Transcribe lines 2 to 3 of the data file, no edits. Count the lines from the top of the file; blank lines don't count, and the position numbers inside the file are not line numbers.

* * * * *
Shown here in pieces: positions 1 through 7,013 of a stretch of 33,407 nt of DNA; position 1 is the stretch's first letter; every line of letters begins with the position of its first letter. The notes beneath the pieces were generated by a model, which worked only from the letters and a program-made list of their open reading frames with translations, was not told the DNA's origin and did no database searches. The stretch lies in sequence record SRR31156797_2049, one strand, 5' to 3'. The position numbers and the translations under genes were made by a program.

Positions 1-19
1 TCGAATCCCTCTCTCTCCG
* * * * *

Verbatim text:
Positions 1-19
1 TCGAATCCCTCTCTCTCCG